Lockout deadlock: some strikers return to work
An Ernest Kavanagh cartoon depicting a cheery trade-unionist facing a rather dishevelled William Martin Murphy Photo: National Library of Ireland

Lockout deadlock: some strikers return to work

Union appeals for unity

Published: 15 October 1913

Reports from across Dublin suggest that a small number of striking workers have left the Irish Transport and General Workers’ Union and returned to work.

In the city centre some striking carters have resumed working, while work has also resumed at Messrs. Patterson’s match factory.

In north county Dublin it is also being reported that some farm labourers have returned to their positions. This is claimed to have happened on farms owned by the Kettle families around Swords, the Early, Drangan and Long families in the same area, and the Corbally family at Rathbeal Hall.

Mr. P.J. Kettle, The Lees, Swords, said: ‘All the men practically are anxious to come back, and next week will probably find the greater part of them resigning from the union and at work again as usual. It’s the terror of the Red Hand crowd and fear of being molested that has kept them from doing so before now.’

Despite this prediction, there are also reports that strikers assembling in Swords remained steadfast in their resolve. Food parcels have been distributed amongst the strikers and their families, with the promise that more will follow.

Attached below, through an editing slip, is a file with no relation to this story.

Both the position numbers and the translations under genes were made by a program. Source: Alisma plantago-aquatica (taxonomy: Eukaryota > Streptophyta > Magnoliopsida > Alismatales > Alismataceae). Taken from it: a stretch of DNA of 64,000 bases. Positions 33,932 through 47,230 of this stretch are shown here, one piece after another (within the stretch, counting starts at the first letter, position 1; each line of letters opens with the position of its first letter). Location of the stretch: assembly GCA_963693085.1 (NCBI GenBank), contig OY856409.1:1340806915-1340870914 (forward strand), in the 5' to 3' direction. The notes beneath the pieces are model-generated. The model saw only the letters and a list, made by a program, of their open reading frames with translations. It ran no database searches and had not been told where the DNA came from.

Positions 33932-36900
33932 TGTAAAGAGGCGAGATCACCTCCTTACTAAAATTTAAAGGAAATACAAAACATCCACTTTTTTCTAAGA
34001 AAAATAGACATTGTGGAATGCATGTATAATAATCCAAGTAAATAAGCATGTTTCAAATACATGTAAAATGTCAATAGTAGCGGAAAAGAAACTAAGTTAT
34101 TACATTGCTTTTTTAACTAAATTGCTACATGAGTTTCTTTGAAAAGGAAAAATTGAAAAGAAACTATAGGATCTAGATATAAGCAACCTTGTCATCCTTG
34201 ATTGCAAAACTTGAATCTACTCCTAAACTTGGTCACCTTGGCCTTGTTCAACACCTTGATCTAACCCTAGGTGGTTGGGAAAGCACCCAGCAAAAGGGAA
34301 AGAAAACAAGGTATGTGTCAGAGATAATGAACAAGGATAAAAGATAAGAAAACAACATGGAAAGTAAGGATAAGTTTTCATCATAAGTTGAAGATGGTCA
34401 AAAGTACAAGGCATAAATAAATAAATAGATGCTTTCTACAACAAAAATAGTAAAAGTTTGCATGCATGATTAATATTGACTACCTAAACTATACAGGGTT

A minute from the Strike Committee of the ITGWU, dated 15 October 1913, discusses the issue of food tickets for striking workers and their families. Click to enlarge (Image: National Library of Ireland, MS 7298)

The Irish Worker, the official organ of the Irish Transport and General Workers’ Union, has issued an appeal to its members to stay united behind the strike.

In its appeal, the paper wrote: ‘The capitalists of Dublin are out for scalps; they seem bent on having them at all costs. The workers in Dublin must remember that with failure in this mighty effort for higher wages and the right of combination their future will be poor. Stand together as one man and victory will be yours.’

‘They may try and starve you and your families but they won’t succeed. They may have been accustomed to dealing with a lot of cowards and slavelings but now they have men to fight. The workers are no longer content to be spat upon under the heels of the capitalists, whose chief concern is dividend making.’

‘Let them resort to all the mean and shabby tricks of the brutes who dangle food in the eyes of starving people, but let them remember and know that freedom is one of God’s greatest gifts and well worth dying for.’

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